was then withdrawn to the small cabin on the right of the Plank road to reform, after which we were exposed to a most terrific fire from the enemy's batteries, but the regiment remained firm, not a man leaving the ranks. We occupied the second line of battle during the night, and were several times exposed to severe fire of artillery and musketry.
During the entire engagement of the first day our loss was comparatively insignificant.
SECOND DAY, MAY 3.
The line of battle the regiment occupied Saturday night was changed early Sunday morning. While occupying this line our regiment was much exposed, and Captain [John F.] Lacy, a very gallant officer, lost his leg from a shell, and one or two others were killed or wounded.
About 6 o'clock we advanced with the brigade to the breastworks which the enemy had thrown up a day or two before, and from which we had driven them the previous evening. Soon an order was given to advance upon the enemy, which was obeyed in as good order as the nature of the ground would admit of. After getting within 70 or 80 yards of the enemy's first line of infantry, posted behind breastworks, the brigade was brought to a halt, when we were exposed to the most terrific fire from both artillery and infantry, which we returned with a hearty will. It was here Lieutenant [N. D.] Walker (one of the most gallant and noble officers in the Confederate States Army) fell, carrying the colors some distance in front of the regiment, and Lieutenant [W. T.] Bailey, acting adjutant (brave even to rashness), was also killed.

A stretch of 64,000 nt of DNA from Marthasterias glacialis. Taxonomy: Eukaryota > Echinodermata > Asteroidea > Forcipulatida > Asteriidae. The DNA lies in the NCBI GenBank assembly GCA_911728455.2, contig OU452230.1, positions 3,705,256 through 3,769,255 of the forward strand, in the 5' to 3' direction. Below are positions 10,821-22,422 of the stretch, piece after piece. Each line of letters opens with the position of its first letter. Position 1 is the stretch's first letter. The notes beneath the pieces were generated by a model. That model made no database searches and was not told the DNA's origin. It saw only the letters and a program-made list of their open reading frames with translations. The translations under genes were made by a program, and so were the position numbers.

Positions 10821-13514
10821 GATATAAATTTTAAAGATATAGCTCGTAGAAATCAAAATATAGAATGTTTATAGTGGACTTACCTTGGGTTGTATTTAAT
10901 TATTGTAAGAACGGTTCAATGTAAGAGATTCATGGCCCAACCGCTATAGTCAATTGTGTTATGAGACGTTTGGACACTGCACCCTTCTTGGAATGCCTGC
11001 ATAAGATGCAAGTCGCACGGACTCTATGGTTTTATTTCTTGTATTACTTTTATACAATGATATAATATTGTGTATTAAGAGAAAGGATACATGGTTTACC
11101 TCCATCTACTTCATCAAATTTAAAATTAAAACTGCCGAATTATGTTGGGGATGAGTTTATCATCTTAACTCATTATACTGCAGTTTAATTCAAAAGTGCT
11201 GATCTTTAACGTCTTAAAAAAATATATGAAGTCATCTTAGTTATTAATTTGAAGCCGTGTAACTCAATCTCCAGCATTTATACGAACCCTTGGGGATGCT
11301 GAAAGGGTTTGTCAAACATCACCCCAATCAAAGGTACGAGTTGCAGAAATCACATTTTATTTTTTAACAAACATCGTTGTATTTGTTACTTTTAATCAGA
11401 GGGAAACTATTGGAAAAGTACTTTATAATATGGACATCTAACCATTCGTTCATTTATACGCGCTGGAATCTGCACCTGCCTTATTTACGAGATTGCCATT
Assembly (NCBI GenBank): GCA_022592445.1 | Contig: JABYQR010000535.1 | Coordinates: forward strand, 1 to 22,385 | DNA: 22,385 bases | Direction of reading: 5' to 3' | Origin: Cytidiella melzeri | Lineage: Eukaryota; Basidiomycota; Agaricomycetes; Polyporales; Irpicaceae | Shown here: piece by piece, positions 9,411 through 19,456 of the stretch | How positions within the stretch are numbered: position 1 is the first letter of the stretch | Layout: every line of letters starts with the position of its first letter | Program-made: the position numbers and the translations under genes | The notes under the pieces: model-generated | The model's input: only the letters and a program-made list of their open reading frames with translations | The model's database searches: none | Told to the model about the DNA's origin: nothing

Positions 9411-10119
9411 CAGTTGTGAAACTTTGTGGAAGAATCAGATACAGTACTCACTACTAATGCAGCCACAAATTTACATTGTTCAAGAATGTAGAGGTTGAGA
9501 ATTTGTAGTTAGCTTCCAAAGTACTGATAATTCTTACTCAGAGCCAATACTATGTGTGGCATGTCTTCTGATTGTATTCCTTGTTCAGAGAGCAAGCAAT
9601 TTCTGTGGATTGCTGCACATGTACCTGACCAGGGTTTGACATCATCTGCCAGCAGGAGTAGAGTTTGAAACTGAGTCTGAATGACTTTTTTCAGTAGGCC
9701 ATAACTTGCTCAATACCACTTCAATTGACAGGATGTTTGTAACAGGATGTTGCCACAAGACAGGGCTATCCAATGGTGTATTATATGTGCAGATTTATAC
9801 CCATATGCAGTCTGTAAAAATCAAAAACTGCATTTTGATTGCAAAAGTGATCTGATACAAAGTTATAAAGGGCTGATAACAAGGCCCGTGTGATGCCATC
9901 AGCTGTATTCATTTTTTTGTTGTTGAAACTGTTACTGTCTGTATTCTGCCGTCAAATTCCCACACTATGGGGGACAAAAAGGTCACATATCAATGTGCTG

Captain [William P.] Walker, Company G, a most efficient and gallant officer, was killed while advancing, and many other brave men and officers fell, either killed or wounded.
The brigade finally retired, being without support, using this line of the enemy's intrenchments, already mentioned, as a rallying point. In a short time we advanced again, and carried the enemy's stronghold by storm, the flag of the Forty-fourth [Virginia], tattered and torn, being the first to wave over the redoubts. Unfortunately, a regiment on our left being flanked, gave way, which compelled an abandonment of the position, which was soon afterward retaken with but little effort. After this the brigade acted as support to the batteries until the enemy had been shelled from Chancellorsville.
Where all, with very few exceptions, acted with such gallantry, it would be invidious to discriminate. Those who remained throughout the whole fight are each and every one heroes, and may be trusted in any position.
T. R. BUCKNER,
Captain, Commanding Forty-fourth Virginia Regiment.
Captain SAMUEL J. C. MOORE,
Numbers 408. Report of Major Oscar White, Forty-eighth Virginia Infantry.
SPOTSYLVANIA COUNTY, VA., May 10, 1863.
SIR: Below is respectfully submitted a report of the part taken by my regiment in the recent battle of [Chancellorsville], beginning on